Third time lucky as interest rates pause

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By Cees Bruggemans

The SARB again decided to keep interest rates unchanged in August, the third time it has now done so since it started its tightening cycle way back in mid-2006.

This time, though, we may have seen the peak of the interest rate cycle. The next move may be down, provided economic events continue to unfold to our advantage. It is generally recognised, also by the SARB, that CPIX inflation has still some way to go, with peaking above 13% expected during 3Q 2008.

Thereafter, however, the CPIX should start declining. Part of the decline will be for technical reasons, with StatsSA reweighting the CPIX index from January 2009, in the process probably causing an abrupt decline in year-on-year inflation.

However, the more important policy questions pertain to the instigating first-round price shocks coming from abroad (oil and food mainly), domestic second-round effects (wages and administered prices especially), future risks we still face (including the rand) and how economic growth develops.

Since mid-July, global commodity prices led by oil have heavily come off the boil, reflecting growing caution about global growth prospects going forward and commodity demand. If such commodity pricing moderation could last into next year, CPIX inflation could decline substantially during 2009.

Although wage increases have risen worryingly since last year, they mainly reflect the rising CPIX inflation, as scarce skills, unionised labour and those politically protected effectively find their incomes indexed.

But what applies on the way up also applies on the way down. As headline CPIX peaks and starts to decline under the moderating influence of reversing commodity price shocks and for technical reasons, so will the wage increases granted.

If technical reasons and moderating commodity price inflation were to cause CPIX inflation to drop to 6.5% by mid-2009, public sector wage settlements, for instance, would reflect this, as opposed to being granted 10.5% plus 1% as happened this year.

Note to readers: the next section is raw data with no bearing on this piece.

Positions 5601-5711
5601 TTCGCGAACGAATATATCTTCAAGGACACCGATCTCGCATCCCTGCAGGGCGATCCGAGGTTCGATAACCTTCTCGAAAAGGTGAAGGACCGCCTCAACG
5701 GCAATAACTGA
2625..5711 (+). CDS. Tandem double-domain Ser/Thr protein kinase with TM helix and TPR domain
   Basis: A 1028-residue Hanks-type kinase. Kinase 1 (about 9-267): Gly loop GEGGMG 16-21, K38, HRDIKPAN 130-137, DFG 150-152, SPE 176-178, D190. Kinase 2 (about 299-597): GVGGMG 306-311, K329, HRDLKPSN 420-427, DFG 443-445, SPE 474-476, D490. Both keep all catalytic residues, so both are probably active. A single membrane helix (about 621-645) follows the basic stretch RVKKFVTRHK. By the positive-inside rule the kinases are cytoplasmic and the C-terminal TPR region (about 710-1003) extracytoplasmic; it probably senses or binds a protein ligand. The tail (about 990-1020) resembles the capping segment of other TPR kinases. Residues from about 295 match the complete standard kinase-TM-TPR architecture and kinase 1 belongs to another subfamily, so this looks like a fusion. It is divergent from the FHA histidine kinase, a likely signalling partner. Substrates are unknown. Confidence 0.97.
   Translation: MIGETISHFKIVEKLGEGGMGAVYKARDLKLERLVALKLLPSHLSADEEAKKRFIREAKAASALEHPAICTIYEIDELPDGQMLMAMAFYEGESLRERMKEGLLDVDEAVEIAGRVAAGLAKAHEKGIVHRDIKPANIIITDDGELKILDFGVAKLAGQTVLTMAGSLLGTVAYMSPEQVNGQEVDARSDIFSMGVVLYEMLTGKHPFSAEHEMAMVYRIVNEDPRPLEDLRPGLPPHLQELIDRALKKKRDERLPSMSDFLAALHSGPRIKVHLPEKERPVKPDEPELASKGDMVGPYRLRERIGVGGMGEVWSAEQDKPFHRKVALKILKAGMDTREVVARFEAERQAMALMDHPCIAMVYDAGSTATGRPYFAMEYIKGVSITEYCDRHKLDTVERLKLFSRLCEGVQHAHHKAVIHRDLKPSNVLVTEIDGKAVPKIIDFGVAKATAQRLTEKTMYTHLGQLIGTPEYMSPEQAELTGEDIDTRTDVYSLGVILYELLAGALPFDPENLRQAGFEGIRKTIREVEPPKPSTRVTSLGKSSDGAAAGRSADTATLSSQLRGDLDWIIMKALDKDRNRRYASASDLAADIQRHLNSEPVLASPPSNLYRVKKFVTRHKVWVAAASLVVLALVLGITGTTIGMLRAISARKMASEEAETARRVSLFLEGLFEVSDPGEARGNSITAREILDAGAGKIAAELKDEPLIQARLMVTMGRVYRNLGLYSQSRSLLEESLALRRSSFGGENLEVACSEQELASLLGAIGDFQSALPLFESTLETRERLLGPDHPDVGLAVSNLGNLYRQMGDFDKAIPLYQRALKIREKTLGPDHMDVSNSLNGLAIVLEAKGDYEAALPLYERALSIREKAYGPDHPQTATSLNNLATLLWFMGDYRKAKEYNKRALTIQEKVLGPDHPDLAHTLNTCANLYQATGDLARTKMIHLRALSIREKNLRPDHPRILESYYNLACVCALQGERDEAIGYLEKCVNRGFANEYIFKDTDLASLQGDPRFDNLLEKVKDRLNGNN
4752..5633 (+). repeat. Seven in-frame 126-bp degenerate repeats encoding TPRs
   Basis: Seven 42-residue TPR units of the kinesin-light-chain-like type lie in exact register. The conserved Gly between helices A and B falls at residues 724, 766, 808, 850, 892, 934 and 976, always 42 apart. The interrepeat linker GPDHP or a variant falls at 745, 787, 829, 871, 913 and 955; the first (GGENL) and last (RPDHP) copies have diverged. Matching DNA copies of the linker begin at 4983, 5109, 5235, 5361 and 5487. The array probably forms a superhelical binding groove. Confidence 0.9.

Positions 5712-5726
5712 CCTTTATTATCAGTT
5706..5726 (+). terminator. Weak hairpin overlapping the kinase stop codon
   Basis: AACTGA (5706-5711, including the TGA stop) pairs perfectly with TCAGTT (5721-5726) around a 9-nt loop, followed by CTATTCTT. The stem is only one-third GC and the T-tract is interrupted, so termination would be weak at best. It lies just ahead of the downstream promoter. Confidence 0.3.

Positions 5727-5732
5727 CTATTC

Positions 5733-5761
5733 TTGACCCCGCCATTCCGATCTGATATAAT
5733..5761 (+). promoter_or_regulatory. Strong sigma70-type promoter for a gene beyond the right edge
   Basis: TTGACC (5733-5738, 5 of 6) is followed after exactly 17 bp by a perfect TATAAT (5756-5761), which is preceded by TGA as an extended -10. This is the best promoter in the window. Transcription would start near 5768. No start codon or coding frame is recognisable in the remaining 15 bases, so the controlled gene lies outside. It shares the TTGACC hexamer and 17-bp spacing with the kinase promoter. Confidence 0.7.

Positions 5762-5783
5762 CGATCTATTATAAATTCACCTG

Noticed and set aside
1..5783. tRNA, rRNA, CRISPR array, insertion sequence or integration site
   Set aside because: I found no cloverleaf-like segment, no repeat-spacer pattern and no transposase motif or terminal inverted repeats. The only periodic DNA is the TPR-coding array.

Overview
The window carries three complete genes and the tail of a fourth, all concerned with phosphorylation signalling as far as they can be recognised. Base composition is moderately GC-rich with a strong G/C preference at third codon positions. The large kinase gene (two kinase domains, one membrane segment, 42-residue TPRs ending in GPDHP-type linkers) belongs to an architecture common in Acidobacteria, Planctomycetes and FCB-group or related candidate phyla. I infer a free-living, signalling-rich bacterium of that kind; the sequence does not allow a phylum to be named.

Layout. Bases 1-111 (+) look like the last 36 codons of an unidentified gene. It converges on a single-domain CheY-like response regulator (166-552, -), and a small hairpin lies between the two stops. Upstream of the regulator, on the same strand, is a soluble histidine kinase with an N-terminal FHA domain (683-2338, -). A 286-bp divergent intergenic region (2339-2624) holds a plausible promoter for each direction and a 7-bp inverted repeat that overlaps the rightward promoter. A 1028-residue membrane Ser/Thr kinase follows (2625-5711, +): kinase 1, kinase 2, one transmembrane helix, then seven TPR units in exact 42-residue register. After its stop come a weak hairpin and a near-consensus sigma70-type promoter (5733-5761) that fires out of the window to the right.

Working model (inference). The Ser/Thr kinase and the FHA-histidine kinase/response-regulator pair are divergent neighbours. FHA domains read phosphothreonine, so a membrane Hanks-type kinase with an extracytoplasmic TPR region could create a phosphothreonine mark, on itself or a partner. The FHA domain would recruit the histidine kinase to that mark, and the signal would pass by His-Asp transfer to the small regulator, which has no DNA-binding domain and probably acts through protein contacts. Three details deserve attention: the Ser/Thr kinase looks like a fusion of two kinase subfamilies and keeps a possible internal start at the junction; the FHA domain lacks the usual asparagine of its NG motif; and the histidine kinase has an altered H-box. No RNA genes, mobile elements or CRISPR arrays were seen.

Second-round inflation effects should therefore also follow the first-round effects lower in 2009.

Furthermore, international developments are seeing slower growth, and inflation trends everywhere should peak in a manner comparable to our experience. This will probably see less vigorous central bank action globally.

Our domestic economy is still weakening under the influence of past events, and will probably weaken some more in coming quarters, even as the electricity-induced weakness of 1Q 2008 moderates somewhat in 2Q 2008.

If this picture were to solidify, with commodity prices playing out supportively in the coming months, headline CPIX peaking and starting to decline, especially noticeably so from early next year, with inflation expectations increasingly seeing us moving back towards the 3%-6% target range between mid-2009 and mid-2010, the SARB will have reason to start cutting interest rates.

This could commence as early as December 2008, although the SARB may want to wait for the January 2009 meeting to begin this process.

Thereafter nominal interest rates are expected to fall steadily in 0.5% moves at every Monetary Policy Committee meeting, prime falling from 15.5% now to 13% in 2H 2009.

Any further interest rate declines from this level are considered unlikely for now, given the lingering global risks we may still face to the inflation outlook, in oil and food, but also regarding the rand, given our very high current account deficit.

The global environment is likely to remain tumultuous, making a high interest rate defence advisable as an insurance policy against unexpected shocks.

Source: Cees Bruggemans, FNB, August 14, 2008.

 

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